Thought Leaders

Putting Primary Science on the Agenda: The Primary Science Education Conference 2019

Between the 6th-8th June, Research Outreach attended the Primary Science Education Conference (PSEC), which was organised by the Primary Science Teaching Trust (PSTT). Over three days, leaders in primary science education gave a diverse and fascinating range of talks, seminars and practical workshops about work in their field, aiming to provide teachers in attendance with the chance to learn new strategies and techniques and share their own ideas.

Established originally by AstraZeneca plc in 1997, the Primary Science Teaching Trust has the goal of improving and supporting science education in primary schools across the United Kingdom. PSTT achieve their aims by working through in three areas:
1. Creating the Primary Science Teacher College, which is a network of over 180 outstanding primary science teachers recognised through the Primary Science Teacher Awards (PSTAs). Supporting these teachers leads to the wider dissemination of best practice via resources, CPD and direct support for other teachers/schools.
2. Establishing the Cluster Programme, supporting Fellows of the Primary Science Teacher College to lead school science clusters, developing local support networks.
3. Forging partnerships with academic institutions and partner associations to support research and development in primary science, and facilitating collaboration between educators and researchers.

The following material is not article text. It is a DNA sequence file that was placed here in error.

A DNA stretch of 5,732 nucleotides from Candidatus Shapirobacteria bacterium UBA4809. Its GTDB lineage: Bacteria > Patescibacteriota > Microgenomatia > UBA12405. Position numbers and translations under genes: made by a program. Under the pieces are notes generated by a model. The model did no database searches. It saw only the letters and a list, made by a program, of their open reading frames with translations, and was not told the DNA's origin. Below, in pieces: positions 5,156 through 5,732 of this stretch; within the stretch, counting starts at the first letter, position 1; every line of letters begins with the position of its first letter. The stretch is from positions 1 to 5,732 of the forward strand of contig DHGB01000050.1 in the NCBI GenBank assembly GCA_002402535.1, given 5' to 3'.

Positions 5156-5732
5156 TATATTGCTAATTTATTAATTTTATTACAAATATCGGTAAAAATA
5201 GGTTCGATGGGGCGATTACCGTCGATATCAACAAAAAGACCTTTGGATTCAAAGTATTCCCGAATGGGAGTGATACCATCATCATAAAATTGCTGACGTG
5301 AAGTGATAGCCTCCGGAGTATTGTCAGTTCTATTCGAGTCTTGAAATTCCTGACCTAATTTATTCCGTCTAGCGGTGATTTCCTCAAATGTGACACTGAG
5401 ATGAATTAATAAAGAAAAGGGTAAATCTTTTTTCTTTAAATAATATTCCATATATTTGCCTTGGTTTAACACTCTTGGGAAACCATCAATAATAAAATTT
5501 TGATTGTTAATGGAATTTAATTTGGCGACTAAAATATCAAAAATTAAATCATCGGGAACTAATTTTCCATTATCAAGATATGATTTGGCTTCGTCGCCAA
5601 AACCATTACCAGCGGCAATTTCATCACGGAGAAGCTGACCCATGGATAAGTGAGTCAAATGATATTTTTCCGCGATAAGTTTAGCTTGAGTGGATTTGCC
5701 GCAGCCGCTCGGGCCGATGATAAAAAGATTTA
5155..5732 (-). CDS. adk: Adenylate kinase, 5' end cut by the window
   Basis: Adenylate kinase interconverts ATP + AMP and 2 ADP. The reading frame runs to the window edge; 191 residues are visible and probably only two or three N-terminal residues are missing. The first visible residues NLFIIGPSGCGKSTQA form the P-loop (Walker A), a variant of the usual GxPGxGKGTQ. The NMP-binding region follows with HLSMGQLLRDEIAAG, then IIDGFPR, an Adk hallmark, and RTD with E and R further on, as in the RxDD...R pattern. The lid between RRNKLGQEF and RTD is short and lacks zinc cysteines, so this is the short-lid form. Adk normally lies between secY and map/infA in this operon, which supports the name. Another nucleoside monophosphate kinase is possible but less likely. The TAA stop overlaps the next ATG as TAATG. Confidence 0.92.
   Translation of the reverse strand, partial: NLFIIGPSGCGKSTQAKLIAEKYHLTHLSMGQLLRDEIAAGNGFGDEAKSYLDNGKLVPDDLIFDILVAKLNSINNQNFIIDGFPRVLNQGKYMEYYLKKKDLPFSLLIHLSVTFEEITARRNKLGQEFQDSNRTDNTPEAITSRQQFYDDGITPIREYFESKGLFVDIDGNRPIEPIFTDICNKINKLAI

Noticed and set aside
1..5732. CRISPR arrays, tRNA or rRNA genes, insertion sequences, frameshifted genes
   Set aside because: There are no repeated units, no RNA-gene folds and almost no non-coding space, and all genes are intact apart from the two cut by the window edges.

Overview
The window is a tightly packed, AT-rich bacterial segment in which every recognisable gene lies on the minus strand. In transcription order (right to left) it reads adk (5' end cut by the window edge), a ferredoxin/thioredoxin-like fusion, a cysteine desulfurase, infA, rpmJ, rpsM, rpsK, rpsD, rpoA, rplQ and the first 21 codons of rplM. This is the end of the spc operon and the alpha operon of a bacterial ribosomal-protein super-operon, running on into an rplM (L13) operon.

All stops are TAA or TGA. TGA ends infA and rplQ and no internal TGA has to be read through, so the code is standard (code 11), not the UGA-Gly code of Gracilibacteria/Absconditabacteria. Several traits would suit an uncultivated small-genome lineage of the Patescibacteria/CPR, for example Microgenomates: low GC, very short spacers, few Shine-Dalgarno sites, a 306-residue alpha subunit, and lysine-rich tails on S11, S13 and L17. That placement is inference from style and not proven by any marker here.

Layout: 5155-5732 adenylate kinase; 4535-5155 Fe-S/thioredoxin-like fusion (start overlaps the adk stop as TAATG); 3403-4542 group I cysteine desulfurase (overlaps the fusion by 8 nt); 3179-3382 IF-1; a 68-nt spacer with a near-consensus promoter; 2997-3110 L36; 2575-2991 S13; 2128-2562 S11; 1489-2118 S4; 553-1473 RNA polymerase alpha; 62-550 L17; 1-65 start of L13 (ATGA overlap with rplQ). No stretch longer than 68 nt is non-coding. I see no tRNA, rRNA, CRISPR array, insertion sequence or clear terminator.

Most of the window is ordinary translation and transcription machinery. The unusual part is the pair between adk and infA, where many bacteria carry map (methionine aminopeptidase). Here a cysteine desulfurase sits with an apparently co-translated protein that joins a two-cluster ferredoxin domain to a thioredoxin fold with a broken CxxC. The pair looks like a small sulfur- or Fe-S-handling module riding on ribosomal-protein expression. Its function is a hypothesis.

Over the last 20 years, the PSTT has become one of the leading voices in primary science education and has gained international recognition in doing so.

In partnership with the Scottish Schools Education Research Centre, PSTT hosted PSEC2019 between 6th and 8th June at the Edinburgh International Conference Centre. The three-day event hosted keynote talks, an exhibition, seminars, interactive talks and workshops. Each day focused on some key themes including engagement and enjoyment, working scientifically, assessment, outdoor learning, teachers as researchers, the science of learning, science capital, play and early years, creativity, cross-curricular science, Special Educational Needs and Disability and emotional well-being, STEM, unconscious bias, transition and subject leadership.

The keynote lectures over the course of the three days were given by thought leaders Jim Al-Khalili OBE (Professor of Physics Chair in the Public Engagement in Science at the University of Surrey); Laura Schulz (Professor of Cognitive Science in the Department of Brain and Cognitive Sciences at Massachusetts Institute of Technology); and Kate Bellingham (TV presenter, engineer and champion for girls in STEM).

The PSTT Children’s Conference at PSEC saw children presenting their own research into local climate issues.

The whole conference was amazing, probably the best CPD I have ever had.

The first evening of the conference saw a real celebration of the most outstanding primary school teachers in the country with the presentation of the Primary Science Teacher Awards. These awards are given to outstanding classroom practitioners who have shown innovative and creative practice and who support colleagues in and beyond their own schools. Awardees, guests, supporting organisations and conference participants could also tour the galleries of the Dynamic Earth venue and enjoy a three-course dinner. The second evening of PSEC 2019 saw attendees really let their hair down and dance the night away at the traditional ceilidh; a chance to come together in a truly Scottish way.